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The Fed’s Open Conspiracy

Friday, March 3, 2017 16:57
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For such a clammed-up bunch the Fed’s been awfully gossipy

They’re practically hollering a March 15 rate hike. Coincidence?
It seems more like an open-air conspiracy…

But will a March rate hike start the Fed on a destructive cycle?
There’s evidence for it, as you’ll see shortly. But first that open

Janet Yellen addressed a group in Chicago today. From which:

Given how close we are to meeting
our statutory goals… we currently judge that it will be appropriate
to gradually increase the federal funds rate if the economic data
continue to come in about as we expect… in which case a further
adjustment of the federal funds rate would likely be

She might as well have announced a hike today. More:

San Francisco Fed head John Williams bleats a rate hike is “very
much on the table for serious consideration.”

New York Fed chief William Dudley — Yellen proxy and maybe the
most influential of her goons — belches that “The case for monetary
policy tightening has become a lot more compelling.”

James Bullard, CO of the Fed’s St. Louis wing, gloats the Fed
“has essentially achieved its dual mandate” of maximum employment
and price stability.

Even Fed Gov. Lael Brainard — the Fed’s most dovish dove — is
chirping it’s time to start tightening the belt.

Unless the market goes to seed or the economy blows up within a
fortnight, the Fed’s backed itself into a corner. No hike and it
risks its remaining atom of credibility. And a March hike will
likely increase expectations for more. Michael Feroli, chief U.S.
economist at J.P. Morgan:

Of course, the Fed hiking in
March will increase expectations that the Fed will deliver
quarterly rate hikes.

But we wonder if the Fed’s reading its own press…

The Atlanta Fed’s estimate for first-quarter GDP rings in at a
sluggish 1.8%. They had to adjust it down from a previous 2.5% —
not quite a rounding error. That’s after they already walked it
back from 2.7% to 2.2% last month.

How long before they get to zero?

If you’ve been following Jim Rickards, you know a busted
cuckoo’s got it all over the Fed:

Their forecasts have been
consistently wrong by orders of magnitude for years. Actual data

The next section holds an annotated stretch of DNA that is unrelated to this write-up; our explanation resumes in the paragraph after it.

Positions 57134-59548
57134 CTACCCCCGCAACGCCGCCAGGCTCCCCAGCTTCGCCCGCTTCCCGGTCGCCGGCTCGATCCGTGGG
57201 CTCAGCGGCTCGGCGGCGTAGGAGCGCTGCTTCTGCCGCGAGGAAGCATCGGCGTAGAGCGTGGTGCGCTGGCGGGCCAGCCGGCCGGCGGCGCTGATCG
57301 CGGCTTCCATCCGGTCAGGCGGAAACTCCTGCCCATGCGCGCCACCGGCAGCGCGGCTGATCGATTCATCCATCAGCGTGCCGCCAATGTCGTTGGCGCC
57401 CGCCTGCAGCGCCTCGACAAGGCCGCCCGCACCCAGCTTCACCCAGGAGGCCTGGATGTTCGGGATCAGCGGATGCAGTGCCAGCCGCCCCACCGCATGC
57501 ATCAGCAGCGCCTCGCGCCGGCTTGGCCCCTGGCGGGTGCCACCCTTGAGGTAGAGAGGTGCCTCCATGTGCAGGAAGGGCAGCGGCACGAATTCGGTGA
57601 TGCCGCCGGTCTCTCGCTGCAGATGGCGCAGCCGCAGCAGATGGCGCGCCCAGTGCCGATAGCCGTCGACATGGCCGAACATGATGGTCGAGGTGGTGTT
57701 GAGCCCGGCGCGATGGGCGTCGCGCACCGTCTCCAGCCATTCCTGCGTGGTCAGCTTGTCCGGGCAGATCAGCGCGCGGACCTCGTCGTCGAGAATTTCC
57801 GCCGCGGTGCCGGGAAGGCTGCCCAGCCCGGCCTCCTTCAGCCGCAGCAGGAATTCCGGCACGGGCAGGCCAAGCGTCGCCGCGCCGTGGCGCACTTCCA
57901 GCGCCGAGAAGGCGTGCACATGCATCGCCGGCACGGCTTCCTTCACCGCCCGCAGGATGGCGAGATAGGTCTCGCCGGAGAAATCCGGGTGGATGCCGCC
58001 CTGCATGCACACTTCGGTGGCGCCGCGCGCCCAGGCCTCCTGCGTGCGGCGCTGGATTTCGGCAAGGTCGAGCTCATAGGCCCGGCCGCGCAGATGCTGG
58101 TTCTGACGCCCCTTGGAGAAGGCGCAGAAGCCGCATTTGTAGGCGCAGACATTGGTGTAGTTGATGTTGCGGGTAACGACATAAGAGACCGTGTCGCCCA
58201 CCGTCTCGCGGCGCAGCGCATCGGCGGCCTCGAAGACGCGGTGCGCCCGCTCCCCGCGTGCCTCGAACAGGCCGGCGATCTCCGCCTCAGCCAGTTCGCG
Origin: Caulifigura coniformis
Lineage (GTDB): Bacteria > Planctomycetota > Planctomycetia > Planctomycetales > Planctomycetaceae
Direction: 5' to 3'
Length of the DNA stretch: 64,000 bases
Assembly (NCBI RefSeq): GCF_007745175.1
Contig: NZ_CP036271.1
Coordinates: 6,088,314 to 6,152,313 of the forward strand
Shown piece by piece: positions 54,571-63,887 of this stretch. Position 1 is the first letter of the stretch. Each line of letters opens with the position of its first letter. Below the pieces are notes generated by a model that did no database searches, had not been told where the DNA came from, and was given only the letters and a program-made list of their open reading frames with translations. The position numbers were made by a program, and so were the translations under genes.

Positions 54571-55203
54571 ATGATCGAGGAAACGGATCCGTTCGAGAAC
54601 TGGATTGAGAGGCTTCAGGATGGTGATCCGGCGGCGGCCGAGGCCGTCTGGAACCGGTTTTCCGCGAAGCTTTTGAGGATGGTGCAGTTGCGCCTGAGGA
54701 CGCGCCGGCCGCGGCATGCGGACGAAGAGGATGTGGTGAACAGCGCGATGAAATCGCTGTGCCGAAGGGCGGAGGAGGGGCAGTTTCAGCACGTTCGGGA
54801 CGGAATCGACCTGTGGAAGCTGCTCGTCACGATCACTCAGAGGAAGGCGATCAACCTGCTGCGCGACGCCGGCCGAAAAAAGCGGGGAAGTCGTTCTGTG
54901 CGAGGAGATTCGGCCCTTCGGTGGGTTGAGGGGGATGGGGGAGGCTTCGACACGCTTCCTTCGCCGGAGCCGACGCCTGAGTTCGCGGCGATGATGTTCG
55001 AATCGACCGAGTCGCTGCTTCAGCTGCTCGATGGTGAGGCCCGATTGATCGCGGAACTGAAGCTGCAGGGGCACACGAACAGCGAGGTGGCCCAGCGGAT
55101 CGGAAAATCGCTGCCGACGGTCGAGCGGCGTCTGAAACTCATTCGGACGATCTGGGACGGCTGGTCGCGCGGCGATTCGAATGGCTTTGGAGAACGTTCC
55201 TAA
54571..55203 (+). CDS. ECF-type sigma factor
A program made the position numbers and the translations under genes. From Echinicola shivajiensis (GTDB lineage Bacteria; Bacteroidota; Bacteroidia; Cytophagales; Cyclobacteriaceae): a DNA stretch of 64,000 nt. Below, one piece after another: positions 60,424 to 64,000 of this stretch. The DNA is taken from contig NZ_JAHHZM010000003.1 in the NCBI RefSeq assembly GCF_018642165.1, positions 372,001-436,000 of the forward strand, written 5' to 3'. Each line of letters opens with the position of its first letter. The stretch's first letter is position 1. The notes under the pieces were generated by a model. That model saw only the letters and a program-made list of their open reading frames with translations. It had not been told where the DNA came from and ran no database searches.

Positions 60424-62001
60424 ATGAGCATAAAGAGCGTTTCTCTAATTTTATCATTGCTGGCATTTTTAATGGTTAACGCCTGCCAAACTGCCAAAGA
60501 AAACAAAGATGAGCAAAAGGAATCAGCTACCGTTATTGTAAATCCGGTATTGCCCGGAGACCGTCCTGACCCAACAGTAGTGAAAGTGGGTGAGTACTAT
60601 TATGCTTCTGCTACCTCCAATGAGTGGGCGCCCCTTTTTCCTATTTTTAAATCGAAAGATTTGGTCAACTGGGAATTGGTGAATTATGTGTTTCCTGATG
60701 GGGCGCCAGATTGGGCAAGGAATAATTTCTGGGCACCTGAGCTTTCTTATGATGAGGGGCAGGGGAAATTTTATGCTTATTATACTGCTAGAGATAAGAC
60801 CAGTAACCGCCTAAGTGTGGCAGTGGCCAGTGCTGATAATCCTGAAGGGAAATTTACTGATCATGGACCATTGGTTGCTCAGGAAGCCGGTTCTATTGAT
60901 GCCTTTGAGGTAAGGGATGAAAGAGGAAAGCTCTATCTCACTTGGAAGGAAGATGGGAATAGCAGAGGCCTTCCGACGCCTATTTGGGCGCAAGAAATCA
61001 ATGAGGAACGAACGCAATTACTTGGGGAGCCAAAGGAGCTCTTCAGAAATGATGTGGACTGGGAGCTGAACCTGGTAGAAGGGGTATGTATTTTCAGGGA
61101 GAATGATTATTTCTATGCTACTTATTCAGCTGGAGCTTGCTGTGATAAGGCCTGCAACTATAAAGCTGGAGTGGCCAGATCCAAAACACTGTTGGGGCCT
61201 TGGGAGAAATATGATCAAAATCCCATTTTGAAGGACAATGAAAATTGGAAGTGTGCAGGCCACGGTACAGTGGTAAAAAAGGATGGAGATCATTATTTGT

show unemployment higher, growth lower and inflation lower than the
Fed expects.

Maybe the economy’s not as bouncy as they think.

And consider… According to research by Bank of America, history
shows that once the Fed starts tightening, it keeps tightening
until there’s a “financial event.”

It adds: “This acceleration of U.S. financial tightening is a
huge deal, and could in time become hugely negative.”

Their chart reveals that for eight of the 12 financial “events”
circled, eight struck after tightening:

width="500" />

The study adds that the next “event” — which it predicts for the
second half of the year — will occur at a much lower level of
interest rate than the past. That’s because the base line is lower
than at any other point in history, as the chart shows.

Bank of America draws this sketch of the year ahead:

If the Fed raises this month and the market continues under full
steam, the remaining bears will hoist the white flag. They’ll pile
into riskier equities. That’ll lead to a “melt up” in stocks. And
they could “melt up” until summer.

Bank of America’s “Bull & Bear Indicator” is flashing seven
out of 10 today. Bullish… but not reckless. But after the great
melt up, they think it’ll cross the red line — eight:

At some stage in coming months,
our Bull & Bear Indicator will likely exceed the “greed”
threshold of eight.

Exhibit B:

alt="" width="500" />

And once investors make it over the “wall of worry” and past the
greed threshold, down comes Humpty Dumpty:

Like Humpty Dumpty, risk assets
will invariably have a great fall once the ‘wall of worry’ is
climbed and investors stop worrying.

It’s the classic Warren Buffett saw about being greedy while
others are fearful and fearful when they’re greedy.

If the Fed hikes this month and markets don’t blink, investors
could climb that wall of worry. That’ll give the Fed ammo for more
hikes. Then that “financial event” Bank of America projects enters
the stage?

BofA’s bottom-line advice: “We recommend buying S&P 500 puts
for the second half of 2017.”

If their analysis is right… now might be the time to take


target="_blank">Brian Maher

Managing editor, "" target="_blank">The
Daily Reckoning

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